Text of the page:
Industry of Croatia
Čakovec-East Industrial Zone, Međimurje County, northern Croatia, with factories and facilities for processing poultry, production of textile garments, for processing cereals, aluminium casts, etc.
Main industries Machinery and equipment, shipbuilding, petrochemicals, electricity, electronics, wood industry and furniture, pharmaceuticals, food and beverages, cement and construction, chemical and plastics industry, textiles, footwear and leather production
Industrial growth rate -3.4% (2020)[1]
Labour force 18.5% of total employment (2015)
GDP of sector 21.5% of total GDP (2020)[2]

Industry of Croatia plays an important role in the country's economy. It has a longstanding tradition based since the 19th century on agriculture, forestry and mining. Many industrial branches developed at that time, like wood industry, food manufacturing, potash production, shipbuilding, leather and footwear production, textile industry, and others. Today, the industrial sectors in Croatia are food and beverage industry (approx. 24% of total manufacturing industry revenue), metal processing and machine industry, including vehicles (20%), coke and refined petroleum production (17%), chemical, pharmaceutical, rubber and plastics industry (11%), wood, furniture and paper manufacturing (9%), electrical equipment, electronics and optics fabrication (9%), textile, clothing and footwear industry (5%) as well as construction and building materials production (5%).

In the structure of Croatian Gross domestic product (GDP) in 2015, industry's share was 21.2%. Industry's export reached around 10 billion euros in 2015, representing 94.5% of total export. In the same year the industrial production growth rate was 2.6%.[3]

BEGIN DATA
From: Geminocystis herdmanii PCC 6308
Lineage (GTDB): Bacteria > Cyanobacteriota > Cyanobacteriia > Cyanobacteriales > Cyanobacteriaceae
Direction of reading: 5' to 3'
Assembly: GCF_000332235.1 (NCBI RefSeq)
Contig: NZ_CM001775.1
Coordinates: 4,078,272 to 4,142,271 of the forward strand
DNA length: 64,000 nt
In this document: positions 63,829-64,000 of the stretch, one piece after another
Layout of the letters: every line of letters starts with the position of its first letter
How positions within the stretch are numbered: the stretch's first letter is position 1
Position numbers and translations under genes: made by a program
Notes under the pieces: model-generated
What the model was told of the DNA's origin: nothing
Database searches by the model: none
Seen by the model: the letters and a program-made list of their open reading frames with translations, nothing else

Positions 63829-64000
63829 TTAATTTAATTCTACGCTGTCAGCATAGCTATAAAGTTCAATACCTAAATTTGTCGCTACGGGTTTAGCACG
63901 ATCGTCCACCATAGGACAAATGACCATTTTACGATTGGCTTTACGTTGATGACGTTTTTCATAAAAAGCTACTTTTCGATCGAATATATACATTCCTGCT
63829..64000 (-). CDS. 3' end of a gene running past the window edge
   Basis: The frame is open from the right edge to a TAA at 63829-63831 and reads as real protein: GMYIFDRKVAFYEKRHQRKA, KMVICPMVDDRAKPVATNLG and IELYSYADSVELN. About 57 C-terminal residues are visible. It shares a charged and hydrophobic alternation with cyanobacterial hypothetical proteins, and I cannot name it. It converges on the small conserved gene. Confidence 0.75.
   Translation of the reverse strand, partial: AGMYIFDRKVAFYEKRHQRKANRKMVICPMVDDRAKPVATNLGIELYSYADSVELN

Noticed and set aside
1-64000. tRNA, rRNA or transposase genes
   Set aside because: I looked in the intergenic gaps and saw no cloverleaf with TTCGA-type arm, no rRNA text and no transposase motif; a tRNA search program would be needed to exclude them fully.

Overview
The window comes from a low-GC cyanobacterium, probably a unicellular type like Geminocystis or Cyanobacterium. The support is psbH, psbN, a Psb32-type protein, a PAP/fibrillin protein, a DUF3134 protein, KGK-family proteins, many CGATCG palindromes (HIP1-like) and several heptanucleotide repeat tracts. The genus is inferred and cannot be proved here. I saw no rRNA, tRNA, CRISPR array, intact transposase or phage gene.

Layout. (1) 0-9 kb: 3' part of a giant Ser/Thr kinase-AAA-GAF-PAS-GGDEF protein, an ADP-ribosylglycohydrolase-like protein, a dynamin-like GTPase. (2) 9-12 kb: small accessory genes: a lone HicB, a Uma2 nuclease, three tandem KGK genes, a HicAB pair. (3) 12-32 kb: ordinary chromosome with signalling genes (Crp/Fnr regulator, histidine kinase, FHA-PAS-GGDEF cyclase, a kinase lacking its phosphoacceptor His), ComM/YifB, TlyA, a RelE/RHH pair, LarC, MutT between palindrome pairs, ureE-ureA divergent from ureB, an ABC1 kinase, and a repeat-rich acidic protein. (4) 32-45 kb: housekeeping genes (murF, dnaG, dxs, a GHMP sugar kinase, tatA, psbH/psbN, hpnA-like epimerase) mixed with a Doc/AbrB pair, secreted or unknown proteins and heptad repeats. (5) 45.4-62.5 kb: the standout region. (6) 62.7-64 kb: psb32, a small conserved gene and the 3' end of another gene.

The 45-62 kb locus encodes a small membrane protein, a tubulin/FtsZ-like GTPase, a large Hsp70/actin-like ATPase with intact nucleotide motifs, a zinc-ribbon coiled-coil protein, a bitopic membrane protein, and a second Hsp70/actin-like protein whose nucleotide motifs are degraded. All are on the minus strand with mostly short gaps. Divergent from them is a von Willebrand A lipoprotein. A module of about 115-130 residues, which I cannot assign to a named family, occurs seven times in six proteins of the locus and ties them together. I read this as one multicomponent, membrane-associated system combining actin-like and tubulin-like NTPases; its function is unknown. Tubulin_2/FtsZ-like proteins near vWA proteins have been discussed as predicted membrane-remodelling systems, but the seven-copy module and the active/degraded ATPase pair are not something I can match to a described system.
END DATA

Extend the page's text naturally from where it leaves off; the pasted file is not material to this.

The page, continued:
Overview

Industrial production in Croatia has a most important place in total production. It includes machinery, tools, various fabricated metal products, ships and boats, mineral oils and distillates, timber products, furniture and bed equipment, military hardware, clothing and footwear with accessories, cement, bricks and other building materials, etc. There is also a notable production in energy sector, mining and water supply.

During the process of transition (in the 1990s and later) many companies were closed down, or were damaged during the Croatian War of Independence. It happened mostly to firms of timber, metal and textile branches. Some industries, however, recovered and achieved later remarkable results. Significant production level has been reached in the construction and energy-related activities as well. A great number of companies has been very active in foreign trade.

Following the global financial crisis of 2007–2008, Croatian industry suffered the consequences seen in the decline of production output, revenue growth at a slower pace and unemployment rate increasing. The share of industry in the whole economy sank from year to year; in 2010, for instance, industry accounted for 28.1% of activity. Negative trends were changed not earlier than in 2014, as the industrial production achieved a small rate of growth of 1.3%[4] in comparison with the year before.

In period from 2014 to 2017 industry production grew by 10.8% with average annual growth of 2.7%. [4][3][5][6]

The annual growth rate of industry production in 2016 rose by 5% [5].The fastest growth of production in 2016 was recorded by electrical equipment production sector (22.2% in comparison with previous year). At the same time, some industrial branches generated decline of production.

The share of labour force in industry in 2015 was 18.5% of overall employment in Croatia, showing at the same time trends with negative lines.

In 2020 industry production fell by 3.4% in comparison with previous year. In the first half of 2021, industry production grew by 9.6% in comparison to the same period of the previous year.

Industry by counties